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Movies: Past, present and future

Category: James Brooks

'How Do You Know' still tagged with an R, but that should change

November 11, 2010 |  4:37 pm

Poor James Brooks. The guy makes only his second movie in 13 years and winds up with his first R rating since "Broadcast News" back in 1987. And for a romantic comedy, no less.

The ratings board at the MPAA on Thursday announced that it was upholding the R rating on appeal for "some language" in the upcoming "How Do You Know." But the the fight isn't over yet.

Sony could yet make a small change and wind up with a PG-13 -- a rating the studio wants for the Reese Witherspoon-Paul Rudd romance, which comes out December 17, to lure younger viewers. A source close to the studio, who asked not to be identified because the discussions are ongoing, said that, even after the appeal, landing the less-severe rating was a matter of changing just a few words, and that Sony was making plans to do that and release "How Do You Know" as a PG-13 movie.

It's unclear how much a PG-13 will help the film- -- is it a movie teens will go to with their friends, or just with their parents (if at all)? But given how crowded the holiday season is, and how hard a time non-branded movies have at the box office these days, a PG-13 can't hurt. (It certainly didn't for Brooks' blockbuster "As Good as It Gets," which grossed nearly $150 million back in 1997.)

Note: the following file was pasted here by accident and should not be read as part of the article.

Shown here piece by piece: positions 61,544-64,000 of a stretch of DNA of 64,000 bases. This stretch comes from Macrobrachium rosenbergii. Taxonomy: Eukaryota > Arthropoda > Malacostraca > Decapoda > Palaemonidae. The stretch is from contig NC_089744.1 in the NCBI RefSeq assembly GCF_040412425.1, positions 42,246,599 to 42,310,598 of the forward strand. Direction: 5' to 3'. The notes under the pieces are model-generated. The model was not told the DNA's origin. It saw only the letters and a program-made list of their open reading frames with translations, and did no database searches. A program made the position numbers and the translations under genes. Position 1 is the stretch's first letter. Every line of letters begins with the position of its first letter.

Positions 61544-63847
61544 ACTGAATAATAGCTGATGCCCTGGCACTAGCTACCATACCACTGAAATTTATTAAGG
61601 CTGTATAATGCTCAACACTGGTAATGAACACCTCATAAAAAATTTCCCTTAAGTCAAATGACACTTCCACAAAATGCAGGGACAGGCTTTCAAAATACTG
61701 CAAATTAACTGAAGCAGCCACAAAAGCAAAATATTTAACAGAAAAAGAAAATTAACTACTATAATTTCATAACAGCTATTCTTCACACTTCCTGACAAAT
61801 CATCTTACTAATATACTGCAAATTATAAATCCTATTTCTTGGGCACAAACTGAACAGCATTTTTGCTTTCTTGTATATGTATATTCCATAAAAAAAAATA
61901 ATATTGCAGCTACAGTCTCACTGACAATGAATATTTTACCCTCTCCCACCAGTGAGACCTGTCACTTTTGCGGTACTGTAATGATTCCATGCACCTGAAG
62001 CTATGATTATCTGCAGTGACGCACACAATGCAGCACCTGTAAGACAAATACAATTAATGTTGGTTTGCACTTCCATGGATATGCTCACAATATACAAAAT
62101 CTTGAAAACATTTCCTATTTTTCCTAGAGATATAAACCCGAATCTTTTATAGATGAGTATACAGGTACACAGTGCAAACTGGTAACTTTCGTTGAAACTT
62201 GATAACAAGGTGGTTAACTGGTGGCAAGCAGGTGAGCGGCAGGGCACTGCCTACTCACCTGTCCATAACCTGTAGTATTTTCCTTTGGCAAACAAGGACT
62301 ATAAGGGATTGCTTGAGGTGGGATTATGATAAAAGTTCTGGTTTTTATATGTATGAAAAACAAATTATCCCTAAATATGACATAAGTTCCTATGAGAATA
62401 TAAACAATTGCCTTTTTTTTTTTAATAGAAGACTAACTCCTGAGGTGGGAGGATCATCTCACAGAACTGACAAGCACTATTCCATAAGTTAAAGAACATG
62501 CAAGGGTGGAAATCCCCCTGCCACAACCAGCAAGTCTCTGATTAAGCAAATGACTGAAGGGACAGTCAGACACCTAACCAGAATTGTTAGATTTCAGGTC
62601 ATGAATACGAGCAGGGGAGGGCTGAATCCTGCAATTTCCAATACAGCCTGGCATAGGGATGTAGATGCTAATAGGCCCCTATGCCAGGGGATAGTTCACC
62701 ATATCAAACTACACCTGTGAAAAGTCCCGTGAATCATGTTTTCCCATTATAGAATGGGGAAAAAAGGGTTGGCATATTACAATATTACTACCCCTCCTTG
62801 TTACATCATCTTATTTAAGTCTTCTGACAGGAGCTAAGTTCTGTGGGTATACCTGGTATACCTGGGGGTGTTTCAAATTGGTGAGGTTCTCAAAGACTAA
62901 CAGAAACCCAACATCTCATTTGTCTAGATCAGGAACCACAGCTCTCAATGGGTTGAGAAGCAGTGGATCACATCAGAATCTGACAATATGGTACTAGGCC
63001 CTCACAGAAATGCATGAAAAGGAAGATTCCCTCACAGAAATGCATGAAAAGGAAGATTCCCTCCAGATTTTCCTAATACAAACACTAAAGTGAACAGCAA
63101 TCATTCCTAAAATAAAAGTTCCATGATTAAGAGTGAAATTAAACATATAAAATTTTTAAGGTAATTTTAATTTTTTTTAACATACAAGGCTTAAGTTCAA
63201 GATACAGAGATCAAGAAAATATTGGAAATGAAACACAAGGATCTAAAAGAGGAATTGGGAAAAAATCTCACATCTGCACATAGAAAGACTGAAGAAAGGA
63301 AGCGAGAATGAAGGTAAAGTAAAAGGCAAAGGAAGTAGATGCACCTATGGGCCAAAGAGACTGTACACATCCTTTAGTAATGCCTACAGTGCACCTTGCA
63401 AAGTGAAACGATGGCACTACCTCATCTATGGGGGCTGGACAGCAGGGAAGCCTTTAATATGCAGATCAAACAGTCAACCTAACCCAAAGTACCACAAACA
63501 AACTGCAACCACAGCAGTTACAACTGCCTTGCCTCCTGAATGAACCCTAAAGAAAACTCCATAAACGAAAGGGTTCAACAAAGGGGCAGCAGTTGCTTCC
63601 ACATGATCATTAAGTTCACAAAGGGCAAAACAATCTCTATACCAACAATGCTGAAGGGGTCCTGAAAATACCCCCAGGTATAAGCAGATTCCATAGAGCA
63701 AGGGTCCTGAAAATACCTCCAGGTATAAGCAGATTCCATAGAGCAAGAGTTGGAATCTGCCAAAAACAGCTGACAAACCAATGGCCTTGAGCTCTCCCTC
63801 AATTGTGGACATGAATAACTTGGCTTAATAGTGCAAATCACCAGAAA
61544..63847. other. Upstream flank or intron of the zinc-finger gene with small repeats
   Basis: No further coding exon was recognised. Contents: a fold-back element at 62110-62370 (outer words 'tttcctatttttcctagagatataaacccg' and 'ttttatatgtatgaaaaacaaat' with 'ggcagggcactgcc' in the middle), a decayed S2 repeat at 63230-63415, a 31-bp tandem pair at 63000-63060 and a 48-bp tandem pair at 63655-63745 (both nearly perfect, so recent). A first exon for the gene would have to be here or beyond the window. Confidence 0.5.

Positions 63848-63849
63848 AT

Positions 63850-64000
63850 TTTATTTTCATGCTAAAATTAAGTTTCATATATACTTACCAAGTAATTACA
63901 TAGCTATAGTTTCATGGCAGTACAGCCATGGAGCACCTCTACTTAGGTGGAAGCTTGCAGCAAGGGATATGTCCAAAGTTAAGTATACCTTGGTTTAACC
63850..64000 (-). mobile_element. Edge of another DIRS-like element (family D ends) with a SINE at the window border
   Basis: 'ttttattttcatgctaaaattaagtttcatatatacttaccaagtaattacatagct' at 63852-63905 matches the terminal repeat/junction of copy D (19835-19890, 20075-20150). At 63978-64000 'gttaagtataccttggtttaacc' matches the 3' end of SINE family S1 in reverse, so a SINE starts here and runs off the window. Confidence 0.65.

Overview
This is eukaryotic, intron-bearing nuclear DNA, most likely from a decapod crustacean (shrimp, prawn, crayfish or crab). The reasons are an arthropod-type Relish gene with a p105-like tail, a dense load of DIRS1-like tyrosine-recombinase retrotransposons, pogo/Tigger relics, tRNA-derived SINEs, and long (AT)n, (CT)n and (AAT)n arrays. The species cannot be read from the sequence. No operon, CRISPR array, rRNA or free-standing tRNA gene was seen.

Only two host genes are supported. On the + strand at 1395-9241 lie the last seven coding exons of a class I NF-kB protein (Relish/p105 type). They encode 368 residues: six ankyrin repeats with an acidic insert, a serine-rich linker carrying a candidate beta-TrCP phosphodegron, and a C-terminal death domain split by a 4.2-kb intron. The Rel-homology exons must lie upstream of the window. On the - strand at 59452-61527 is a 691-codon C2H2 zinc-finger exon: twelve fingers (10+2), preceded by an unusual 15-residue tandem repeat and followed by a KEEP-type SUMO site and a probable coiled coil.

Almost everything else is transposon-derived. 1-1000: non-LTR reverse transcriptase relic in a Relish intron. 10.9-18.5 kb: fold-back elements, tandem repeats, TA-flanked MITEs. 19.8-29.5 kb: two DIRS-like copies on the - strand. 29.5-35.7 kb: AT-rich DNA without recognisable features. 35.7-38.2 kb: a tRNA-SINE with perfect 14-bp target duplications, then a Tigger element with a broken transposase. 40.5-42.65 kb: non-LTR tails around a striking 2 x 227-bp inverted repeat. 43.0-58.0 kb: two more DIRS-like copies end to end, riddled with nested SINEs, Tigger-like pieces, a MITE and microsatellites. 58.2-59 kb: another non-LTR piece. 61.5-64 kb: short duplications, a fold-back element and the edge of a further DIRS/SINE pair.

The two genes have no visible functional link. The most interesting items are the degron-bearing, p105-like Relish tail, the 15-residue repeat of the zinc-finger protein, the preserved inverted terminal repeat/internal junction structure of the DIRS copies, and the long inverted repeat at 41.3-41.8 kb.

It's been a tough few months for the MPAA. The group was pilloried for handing an NC-17 to the relationship drama "Blue Valentine" because of what distributor the Weinstein Co. said was a hotel sex scene, and gave an R to the period drama "The King's Speech" because of a scene in which Colin Firth tries to overcome his repression by rattling off some swear words.

But maybe more than anything, the R for "How Do You Know," a studio comedy from an older director, is reminiscent of the same rating for Nancy Meyers' "It's Complicated" last year due to a pot-smoking moment. That R stuck, but the stakes were lower for that film: a love triangle between Meryl Streep, Alec Baldwin and Steve Martin may be aiming for a slightly different audience than one with Reese Witherspoon, Paul Rudd and Owen Wilson.

--Steven Zeitchik




Photo: Reese Witherspoon and Paul Rudd in 'How Do You Know.' Credit: Sony Pictures


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